Writing from Primary Documents: A Way of Knowing History
Kathleen McCarthy Young and Gaea Leinhardt assess five exemplary students’ written responses to primary document prompts over the course of a year, examining each student’s synthesis, construction and general organization of ideas and documents. The authors interpret each essay response as a “discourse synthesis” in which contextual knowledge and primary source sampling are organized into a specific pattern of “citation, evaluation, proof, and/or explanatory coherence,” consistent with disciplinary standards. The study is organized into four stages.
Analyzing the Context: Academic Literacy in History and in Sterling’s Class
Young and Leinhardt explore the representation of history by the student’s teacher, Ms. Sterling. The course challenged students with secondary excerpts from various economic, political, intellectual, and social fields, as well as a wide variety of “deep and broad” primary source readings complimented by regular document-interpretation practice and various writing assignments. Understanding that all history is interpretive, Sterling encouraged students to evaluate the motives and interpretation of each document’s author.
Analyzing the Task: The Document-Based Question
as Constructed and as Presented by Sterling
The authors then expand their context to include an examination of the Advanced Placement Document-Based Question (DBQ) tasks and Sterling’s representation of said prompts. Students were encouraged to: answer the posed question, draw on period knowledge to establish a frame of reference, interpret rather than paraphrase, and organize a coherent plan of argument. Sterling then graded student responses based on how well the student demonstrated the above criteria.
Analyzing the Writing: The Local Enactments of Authorship
Young and Leinhardt “analyze the student texts to determine the degree to which the writers were able to transform and integrate information in ways appropriate to the discipline of history,” specifically exploring common patterns of organization, linguistic connections, document use and citation language as a measurement of integration and argument-development. They identify and describe six major categories in which student writers link and relate ideas: constructor, exemplar, equivalence, place holder, causal, and qualifier. The authors also discuss common patterns of organization, based on the above categories of relating ideas. Additionally, this section tabulates frequency of document-use per question, citations per question, document interpretation, citation language, document schemas, factors affecting document use, and general structure of ideas.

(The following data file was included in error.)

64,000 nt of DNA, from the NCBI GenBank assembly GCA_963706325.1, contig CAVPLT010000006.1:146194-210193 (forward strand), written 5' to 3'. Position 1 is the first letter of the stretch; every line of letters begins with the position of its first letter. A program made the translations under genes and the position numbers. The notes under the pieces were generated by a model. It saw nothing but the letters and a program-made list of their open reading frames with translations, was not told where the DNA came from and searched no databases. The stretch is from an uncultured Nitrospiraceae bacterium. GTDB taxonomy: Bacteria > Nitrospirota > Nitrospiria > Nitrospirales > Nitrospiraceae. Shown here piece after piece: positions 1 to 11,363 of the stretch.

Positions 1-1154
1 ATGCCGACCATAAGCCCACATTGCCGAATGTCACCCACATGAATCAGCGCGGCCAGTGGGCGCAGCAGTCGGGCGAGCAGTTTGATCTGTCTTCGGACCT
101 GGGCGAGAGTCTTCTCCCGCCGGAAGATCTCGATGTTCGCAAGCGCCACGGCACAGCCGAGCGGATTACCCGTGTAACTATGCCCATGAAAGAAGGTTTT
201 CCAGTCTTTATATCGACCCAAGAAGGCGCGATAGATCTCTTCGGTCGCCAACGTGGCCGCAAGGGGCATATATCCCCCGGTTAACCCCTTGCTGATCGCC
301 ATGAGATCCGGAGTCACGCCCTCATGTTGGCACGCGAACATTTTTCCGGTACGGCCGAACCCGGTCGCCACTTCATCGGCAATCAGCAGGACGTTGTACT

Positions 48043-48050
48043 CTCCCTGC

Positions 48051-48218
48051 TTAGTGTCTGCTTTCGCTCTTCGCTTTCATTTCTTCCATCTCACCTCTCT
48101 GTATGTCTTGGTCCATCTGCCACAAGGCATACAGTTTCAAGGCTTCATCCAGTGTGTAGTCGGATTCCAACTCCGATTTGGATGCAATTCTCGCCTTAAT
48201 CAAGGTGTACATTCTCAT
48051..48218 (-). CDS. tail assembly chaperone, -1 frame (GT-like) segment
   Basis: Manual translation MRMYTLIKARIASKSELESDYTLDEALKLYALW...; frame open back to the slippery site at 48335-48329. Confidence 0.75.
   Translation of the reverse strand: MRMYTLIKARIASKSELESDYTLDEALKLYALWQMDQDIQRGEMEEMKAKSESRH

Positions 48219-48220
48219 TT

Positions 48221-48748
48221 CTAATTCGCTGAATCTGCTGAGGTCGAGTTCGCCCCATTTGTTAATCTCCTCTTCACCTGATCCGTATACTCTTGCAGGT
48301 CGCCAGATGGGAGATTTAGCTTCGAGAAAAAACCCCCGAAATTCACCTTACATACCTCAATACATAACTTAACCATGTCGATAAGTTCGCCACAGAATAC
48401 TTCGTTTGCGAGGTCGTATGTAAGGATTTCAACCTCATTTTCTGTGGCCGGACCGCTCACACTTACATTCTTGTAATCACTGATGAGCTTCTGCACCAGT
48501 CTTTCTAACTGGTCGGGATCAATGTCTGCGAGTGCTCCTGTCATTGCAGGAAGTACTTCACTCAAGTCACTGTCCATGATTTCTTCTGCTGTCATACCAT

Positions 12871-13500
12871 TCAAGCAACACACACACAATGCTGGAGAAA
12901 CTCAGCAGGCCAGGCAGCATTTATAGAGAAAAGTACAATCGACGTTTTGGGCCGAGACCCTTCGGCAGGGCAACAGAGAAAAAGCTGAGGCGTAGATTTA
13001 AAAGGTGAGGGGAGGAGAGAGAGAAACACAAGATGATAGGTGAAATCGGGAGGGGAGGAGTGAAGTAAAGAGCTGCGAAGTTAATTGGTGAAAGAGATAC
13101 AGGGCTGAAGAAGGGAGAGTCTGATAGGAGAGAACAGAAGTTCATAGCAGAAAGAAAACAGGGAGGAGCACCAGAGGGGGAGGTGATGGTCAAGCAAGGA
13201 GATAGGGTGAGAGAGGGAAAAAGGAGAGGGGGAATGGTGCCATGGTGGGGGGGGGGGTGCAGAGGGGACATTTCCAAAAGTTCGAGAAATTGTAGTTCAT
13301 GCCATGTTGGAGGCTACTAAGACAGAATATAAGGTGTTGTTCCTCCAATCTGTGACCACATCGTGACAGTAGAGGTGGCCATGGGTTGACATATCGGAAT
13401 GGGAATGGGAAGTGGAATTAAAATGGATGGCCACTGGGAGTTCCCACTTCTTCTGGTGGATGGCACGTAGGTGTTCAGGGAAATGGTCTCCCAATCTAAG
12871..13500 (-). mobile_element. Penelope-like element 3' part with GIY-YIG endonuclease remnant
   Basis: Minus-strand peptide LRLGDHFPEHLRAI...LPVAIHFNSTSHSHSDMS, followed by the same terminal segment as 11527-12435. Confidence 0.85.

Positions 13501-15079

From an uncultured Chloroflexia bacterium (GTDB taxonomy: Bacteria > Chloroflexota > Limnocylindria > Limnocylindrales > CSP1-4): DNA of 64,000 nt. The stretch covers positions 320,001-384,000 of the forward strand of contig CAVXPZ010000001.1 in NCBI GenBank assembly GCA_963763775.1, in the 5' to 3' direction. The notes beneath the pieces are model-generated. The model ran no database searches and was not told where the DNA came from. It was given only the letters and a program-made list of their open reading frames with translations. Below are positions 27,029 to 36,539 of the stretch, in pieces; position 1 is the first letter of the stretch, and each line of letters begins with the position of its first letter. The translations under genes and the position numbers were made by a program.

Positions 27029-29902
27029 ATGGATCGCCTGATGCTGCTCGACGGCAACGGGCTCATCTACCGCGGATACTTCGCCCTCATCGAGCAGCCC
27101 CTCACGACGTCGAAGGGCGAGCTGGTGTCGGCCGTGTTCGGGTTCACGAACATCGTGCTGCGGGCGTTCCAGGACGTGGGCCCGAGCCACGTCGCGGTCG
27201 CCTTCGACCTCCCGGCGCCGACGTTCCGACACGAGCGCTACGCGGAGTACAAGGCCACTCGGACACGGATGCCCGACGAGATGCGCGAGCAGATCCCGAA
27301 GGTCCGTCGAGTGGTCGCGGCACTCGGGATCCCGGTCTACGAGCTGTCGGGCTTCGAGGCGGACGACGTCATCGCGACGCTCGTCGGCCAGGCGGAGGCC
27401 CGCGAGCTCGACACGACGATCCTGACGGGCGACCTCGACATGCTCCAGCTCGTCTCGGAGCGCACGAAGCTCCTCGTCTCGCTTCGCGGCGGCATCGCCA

The study concludes with a discussion of these frequent student writing patterns as a means to identify instructional shortcomings and strengths teachers may wish to avoid or emulate. While the students continued to use common forms of organization, their arguments within said patterns grew increasingly structured and complex. Even still, students did not progress generally from “bad” to “good,” instead exhibiting an uneven developmental pattern of awkward leaps and lulls in a variety of cognitive and organizational skills. The authors further discuss alternate systems of instruction, paying particular attention to inquiry-based approaches.
This article provides an excellent study of DBQ use in the history classroom. Teachers employing such practices can reference this article to better understand typical connections and common patterns of student analysis and organization of argument.